Journey’s end Premium12 May 2016 | by Michael Glover
Seamus Heaney suffered a long, long haunting by the ghost of Virgil, and especially by one particular book from the Aeneid , of which this is a translation on which he was still working when he died in 2013. In an introductory note, he refers to the fact that the compulsion to render the entire thing seized hold of him in 2007, when he wrote a sequence of poems entitled “Route 110”.
Frozen north Premium12 May 2016 | by Patrick West
Set between the swarming, dingy alleys of late-eighteenth- century Copenhagen and the craggy, windswept wilderness of Greenland, this vast, visceral tale relates the efforts of a Danish expedition to bring civilisation to the uncivilised – and challenges us to tell the difference between the two.
Arabian knights Premium12 May 2016 | by Marcus Tanner
For most Britons, the First World War is synonymous with Flanders mud – that or Verdun – while Australians and New Zealanders remember Gallipoli as a defining moment in their history. The Ottoman front is largely forgotten here. It is Flanders that our war poets wrote about and where our ancestors died – almost half a million at the Somme.
The infernal genius Premium05 May 2016 | by Ian Thomson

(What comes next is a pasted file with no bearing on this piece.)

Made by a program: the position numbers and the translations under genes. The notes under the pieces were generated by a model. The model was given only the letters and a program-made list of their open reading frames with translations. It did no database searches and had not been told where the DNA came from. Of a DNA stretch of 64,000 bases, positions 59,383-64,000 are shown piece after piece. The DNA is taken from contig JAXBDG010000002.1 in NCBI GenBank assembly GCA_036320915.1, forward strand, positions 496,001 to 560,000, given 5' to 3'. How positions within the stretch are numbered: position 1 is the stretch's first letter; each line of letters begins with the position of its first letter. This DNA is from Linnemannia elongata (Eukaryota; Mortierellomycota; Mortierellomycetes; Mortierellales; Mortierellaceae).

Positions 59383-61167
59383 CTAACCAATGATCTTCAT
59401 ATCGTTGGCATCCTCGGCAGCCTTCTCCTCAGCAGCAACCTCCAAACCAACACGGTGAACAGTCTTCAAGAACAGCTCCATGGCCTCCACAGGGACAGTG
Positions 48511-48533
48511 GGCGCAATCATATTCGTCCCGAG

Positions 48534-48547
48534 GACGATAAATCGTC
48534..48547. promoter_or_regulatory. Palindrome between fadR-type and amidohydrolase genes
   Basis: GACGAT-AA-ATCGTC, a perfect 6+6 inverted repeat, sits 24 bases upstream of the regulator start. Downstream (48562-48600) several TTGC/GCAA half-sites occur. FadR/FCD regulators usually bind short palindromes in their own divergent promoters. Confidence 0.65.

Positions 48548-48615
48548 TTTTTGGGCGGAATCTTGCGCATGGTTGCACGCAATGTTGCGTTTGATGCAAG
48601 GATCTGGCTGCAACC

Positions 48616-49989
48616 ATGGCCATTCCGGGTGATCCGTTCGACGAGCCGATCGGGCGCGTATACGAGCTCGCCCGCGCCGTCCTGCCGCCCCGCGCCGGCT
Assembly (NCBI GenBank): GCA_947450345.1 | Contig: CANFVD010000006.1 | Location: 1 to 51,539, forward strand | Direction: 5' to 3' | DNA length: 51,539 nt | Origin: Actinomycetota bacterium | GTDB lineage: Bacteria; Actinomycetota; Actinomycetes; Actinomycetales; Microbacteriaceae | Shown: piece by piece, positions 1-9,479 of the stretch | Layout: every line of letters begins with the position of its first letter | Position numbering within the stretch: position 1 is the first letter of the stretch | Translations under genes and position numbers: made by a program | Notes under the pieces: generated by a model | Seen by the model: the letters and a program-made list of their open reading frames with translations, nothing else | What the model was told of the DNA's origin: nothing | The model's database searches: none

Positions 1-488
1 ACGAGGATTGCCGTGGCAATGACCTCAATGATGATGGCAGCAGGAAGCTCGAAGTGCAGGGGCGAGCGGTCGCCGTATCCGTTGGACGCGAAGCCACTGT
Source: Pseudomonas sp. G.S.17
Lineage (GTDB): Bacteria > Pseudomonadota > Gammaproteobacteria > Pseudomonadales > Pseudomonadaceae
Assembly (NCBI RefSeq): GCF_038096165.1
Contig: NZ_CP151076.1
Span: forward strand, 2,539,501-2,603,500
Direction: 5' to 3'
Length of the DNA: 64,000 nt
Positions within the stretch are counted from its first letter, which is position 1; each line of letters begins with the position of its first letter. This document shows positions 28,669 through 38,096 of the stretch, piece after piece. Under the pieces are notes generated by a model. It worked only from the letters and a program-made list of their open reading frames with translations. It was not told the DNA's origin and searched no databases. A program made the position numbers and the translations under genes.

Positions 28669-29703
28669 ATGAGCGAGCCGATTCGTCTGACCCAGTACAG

People of all faiths and backgrounds are moved by Dante Alighieri’s medieval epic of sin and salvation, the Divine Comedy. Samuel Beckett, an avowed atheist, kept a copy by his bedside as he lay dying in a Paris hospice in 1989.
Found in translation Premium05 May 2016 | by Ian Bradley
When a religion is transmitted beyond its homeland and its beliefs are translated into another language, new “passwords to paradise” have to be issued.
Clever is as clever does Premium05 May 2016 | by Selina Mills
I wondered if the first novel by a distinguished retired writer and the author of acclaimed studies of Mary Wollstonecraft, Aphra Behn and Jane Austen might be a daunting read.
The intractable battle Premium28 April 2016 | by Richard Gaillardetz
A righteous anger reverberates from the Irish theologian Gabriel Daly. He has witnessed sundry abuses at the hands of an authoritarian Church and now, in the autumn of his life, he speaks out.
Urban sprawl Premium28 April 2016 | by James Feerguson
London may be the capital of the UK, but it is no longer an English city. More than half of its inhabitants were born abroad, and most of those have arrived in the last decade.
What is a man? Premium28 April 2016 | by Emily Holman